- On-lending to entities for the above activities, except in case of ECB raised by NBFCs as given under the Master Direction.
To give a basic gist on the MAMP and End Use Permitted, please see the below chart:
ECB INDIA STATISTICS
A recent reporting by the Hindu refers to the RBI data which confirms that India raised External Commercial Borrowings (ECBs)/ Foreign Currency Convertible Bonds (FCCBs) worth $25.17 billion (both under the Approval and Automatic routes) in the April-September period. The borrowing is 53 per cent higher than the $16.48 billion that Indian entities raised during the comparable period last year. In Financial Year 2019, the total borrowing through the ECB route was nearly $42 billion up from $29 billion in Financial Year 2018.
Source: Article published on the Hindu by NARAYANAN V Chennai | Updated on November 11, 2019 Published on November 11, 2019.
The ECBs have shown a growing trend which can be seen through the below chart:
Source: Article published in Times of India dated July 31, 2019.
It is fair to state that with the RBI relaxing the rules for external commercial borrowings (ECBs), there has been a surge in ECB inflow, which can be seen below:
The recent report by RBI shows further increase in statistics on ECB Registrations as under:
Source: Reserve Bank of India Bulletin (January 2020), VOLUME LXXIV NUMBER 1.
The RBI has in its January 2020 Bulletin confirmed that ECBs are one of the reasons of rise in external debt of India in 2018-19 and first half of 2019-20. The report further provides the below notes:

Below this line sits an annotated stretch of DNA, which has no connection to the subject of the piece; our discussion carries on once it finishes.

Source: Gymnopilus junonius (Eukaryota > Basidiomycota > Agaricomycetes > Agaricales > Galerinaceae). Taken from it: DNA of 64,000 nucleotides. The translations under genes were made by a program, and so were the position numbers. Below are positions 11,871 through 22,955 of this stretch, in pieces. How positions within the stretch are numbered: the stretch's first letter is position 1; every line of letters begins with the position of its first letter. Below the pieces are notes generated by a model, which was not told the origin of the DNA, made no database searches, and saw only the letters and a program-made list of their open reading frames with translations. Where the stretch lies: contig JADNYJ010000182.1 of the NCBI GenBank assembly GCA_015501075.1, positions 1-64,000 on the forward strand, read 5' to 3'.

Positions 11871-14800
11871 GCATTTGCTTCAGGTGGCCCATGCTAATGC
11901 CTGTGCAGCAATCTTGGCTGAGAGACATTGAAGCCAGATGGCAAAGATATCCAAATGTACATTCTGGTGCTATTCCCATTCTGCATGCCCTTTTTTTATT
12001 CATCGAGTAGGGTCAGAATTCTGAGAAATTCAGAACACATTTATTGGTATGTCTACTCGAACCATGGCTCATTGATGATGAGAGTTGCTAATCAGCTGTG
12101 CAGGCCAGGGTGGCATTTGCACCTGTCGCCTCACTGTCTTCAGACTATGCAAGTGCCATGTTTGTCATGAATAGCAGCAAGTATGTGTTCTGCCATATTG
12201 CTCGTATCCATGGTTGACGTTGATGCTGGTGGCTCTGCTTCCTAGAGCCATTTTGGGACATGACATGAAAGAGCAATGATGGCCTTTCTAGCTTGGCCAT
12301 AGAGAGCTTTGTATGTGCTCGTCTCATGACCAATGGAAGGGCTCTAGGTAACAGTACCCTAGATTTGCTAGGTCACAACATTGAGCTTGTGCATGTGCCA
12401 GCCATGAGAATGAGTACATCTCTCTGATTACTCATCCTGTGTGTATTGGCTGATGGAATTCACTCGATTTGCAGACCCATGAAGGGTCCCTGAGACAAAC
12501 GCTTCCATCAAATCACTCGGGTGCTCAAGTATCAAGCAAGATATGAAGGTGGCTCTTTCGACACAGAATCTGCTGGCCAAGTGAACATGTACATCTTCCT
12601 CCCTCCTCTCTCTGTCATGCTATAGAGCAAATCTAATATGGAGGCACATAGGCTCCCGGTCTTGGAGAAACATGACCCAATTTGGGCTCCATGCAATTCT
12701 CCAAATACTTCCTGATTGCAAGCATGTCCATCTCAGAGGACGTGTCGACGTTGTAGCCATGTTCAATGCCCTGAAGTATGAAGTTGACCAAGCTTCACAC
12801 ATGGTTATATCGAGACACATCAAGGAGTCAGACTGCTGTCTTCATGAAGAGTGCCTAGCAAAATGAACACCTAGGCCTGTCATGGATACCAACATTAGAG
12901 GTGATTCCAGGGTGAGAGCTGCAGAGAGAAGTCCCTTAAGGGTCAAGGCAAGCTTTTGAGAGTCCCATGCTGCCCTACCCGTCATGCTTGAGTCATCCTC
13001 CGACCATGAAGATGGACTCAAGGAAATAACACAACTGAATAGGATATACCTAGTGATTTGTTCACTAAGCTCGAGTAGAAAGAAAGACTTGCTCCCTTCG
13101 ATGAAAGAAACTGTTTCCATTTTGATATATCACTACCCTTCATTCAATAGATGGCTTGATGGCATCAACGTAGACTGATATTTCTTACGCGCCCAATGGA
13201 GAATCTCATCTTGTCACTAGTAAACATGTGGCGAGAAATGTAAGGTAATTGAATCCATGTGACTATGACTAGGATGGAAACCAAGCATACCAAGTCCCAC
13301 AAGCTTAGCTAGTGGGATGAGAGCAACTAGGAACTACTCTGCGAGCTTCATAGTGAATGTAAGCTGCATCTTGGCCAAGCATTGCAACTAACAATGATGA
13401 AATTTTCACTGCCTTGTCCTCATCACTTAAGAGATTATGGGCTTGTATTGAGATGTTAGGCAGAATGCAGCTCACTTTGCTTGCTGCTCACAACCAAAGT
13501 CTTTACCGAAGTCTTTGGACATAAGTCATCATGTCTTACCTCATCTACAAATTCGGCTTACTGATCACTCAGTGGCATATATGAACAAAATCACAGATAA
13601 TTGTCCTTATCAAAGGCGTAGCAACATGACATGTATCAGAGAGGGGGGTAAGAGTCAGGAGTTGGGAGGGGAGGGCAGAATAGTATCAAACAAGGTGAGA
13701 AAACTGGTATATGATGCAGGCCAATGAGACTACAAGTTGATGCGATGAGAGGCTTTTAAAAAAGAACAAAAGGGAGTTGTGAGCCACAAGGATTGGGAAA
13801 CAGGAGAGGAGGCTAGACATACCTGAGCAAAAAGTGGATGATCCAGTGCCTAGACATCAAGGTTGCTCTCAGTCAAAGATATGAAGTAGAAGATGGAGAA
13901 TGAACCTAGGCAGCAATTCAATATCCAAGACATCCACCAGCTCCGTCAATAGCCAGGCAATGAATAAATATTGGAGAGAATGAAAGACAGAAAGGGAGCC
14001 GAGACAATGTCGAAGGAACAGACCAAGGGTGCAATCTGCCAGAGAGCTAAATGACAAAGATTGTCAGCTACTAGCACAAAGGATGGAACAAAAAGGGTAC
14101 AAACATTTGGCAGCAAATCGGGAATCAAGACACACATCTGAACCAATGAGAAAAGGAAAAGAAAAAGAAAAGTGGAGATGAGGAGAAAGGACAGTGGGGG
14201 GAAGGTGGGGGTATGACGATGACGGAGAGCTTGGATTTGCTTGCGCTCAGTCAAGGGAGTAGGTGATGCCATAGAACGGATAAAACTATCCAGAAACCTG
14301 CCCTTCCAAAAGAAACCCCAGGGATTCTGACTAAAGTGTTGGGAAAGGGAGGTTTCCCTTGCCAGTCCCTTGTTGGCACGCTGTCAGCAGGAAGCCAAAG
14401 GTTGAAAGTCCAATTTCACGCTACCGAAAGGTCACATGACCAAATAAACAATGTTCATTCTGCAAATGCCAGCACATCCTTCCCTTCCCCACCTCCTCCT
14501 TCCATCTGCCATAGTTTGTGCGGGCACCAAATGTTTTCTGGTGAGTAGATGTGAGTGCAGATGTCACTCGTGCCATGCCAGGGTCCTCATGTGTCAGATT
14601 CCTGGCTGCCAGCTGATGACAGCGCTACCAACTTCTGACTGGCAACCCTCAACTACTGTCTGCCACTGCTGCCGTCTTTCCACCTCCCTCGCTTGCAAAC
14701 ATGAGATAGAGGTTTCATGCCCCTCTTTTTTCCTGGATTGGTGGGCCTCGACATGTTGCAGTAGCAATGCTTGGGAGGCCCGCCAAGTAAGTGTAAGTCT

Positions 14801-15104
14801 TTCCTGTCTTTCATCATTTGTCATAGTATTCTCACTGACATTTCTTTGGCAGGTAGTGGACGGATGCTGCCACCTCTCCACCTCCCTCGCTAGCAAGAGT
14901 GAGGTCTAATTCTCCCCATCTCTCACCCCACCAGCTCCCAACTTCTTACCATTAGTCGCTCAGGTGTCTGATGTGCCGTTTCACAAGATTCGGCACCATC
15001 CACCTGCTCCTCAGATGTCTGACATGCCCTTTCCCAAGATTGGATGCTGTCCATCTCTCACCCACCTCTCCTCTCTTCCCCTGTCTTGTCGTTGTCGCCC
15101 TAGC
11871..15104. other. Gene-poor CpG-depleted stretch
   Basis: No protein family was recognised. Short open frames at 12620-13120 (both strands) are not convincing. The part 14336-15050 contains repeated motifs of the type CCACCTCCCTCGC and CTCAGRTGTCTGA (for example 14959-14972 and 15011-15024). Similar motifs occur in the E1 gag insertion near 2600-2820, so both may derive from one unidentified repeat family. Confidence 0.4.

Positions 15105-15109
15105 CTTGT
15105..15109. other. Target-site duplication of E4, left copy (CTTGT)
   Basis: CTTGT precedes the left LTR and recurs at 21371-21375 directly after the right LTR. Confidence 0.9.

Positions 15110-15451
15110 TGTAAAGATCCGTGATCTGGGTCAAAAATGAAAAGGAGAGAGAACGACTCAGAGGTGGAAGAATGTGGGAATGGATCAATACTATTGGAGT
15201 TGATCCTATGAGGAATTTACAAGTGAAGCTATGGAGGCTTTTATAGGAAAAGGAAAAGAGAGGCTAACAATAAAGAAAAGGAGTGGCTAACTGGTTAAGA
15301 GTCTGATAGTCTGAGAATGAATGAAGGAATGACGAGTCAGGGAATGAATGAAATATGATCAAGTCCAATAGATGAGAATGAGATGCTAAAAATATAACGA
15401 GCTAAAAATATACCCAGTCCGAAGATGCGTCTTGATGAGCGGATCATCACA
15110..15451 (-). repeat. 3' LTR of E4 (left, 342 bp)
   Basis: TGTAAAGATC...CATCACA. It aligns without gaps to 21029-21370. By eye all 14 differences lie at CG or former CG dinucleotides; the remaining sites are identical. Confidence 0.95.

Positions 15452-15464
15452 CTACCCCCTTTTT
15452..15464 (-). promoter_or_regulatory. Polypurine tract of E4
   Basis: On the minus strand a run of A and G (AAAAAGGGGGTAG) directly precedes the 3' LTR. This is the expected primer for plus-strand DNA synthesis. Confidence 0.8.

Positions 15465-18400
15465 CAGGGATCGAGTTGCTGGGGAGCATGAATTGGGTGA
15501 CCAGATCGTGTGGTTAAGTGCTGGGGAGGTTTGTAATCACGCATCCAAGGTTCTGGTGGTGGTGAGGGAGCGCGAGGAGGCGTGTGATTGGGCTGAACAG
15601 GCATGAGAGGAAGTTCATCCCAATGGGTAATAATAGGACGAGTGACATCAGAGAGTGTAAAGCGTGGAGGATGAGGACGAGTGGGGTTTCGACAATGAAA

- The share of commercial bank loans in commercial borrowings has witnessed a decline, while that of ECB raised through securitised instruments (including FCCB) and banks’ overseas borrowings have increased between end-March 2015 and end-September 2019.
- The share of commercial bank loans in commercial borrowings which was 56 per cent at end-March 2015, stood at 47 per cent at end-September 2019. In contrast, the share of ECB through securitised instruments (including FCCB) increased from 7 per cent at end-March 2015 to 16 per cent at end-September 2019.
With favourable overseas conditions such as low interest rates and liquidity, the ECB is expected to be the preferred choice of India Inc., to bring investment/ loan for new projects, permitted use by RBI. The overseas market is expected to be favourable market for the foreseeable future, and therefore it is expected to lead to higher borrowings by India Inc. With RBI’s check on the ECB, making industry specific distinctions for automatic route and approval route, clearly establishing the end-use restriction and minimum average maturity period etc., it is expected that the ECBs are going to be the priority for bringing investment in India.
With RBI allowing the use of ECB proceeds for repayment of loans, the Indian GDP is expected to keep its stability intact and at the same time allows the Indian Corporates to seek required funds (which may not be allowed through local banks/ NBFC) from the overseas market with lesser interest rates.
 Ashima Obhan and Akanksha Dua, India: Relaxation Of End-Use Norms For External Commercial Borrowings By Corporates And NBFCs, available at http://www.mondaq.com/india/x/835574/Contract+Law/Relaxation+Of+EndUse+Norms+For+External+Commercial+Borrowings+By+Corporates+And+NBFCs
 India Inc’s ECBs surge 53% in first half of fiscal year to $25 billion, available at https://www.thehindubusinessline.com/economy/india-incs-ecbs-surge-53-in-first-half-of-fiscal-year-to-25-billion/article29941885.ece
 RBI eases foreign borrowing norms for NBFCs, defaulters, available at https://timesofindia.indiatimes.com/business/india-business/rbi-eases-foreign-borrowing-norms-for-nbfcs-defaulters/articleshow/70457777.cms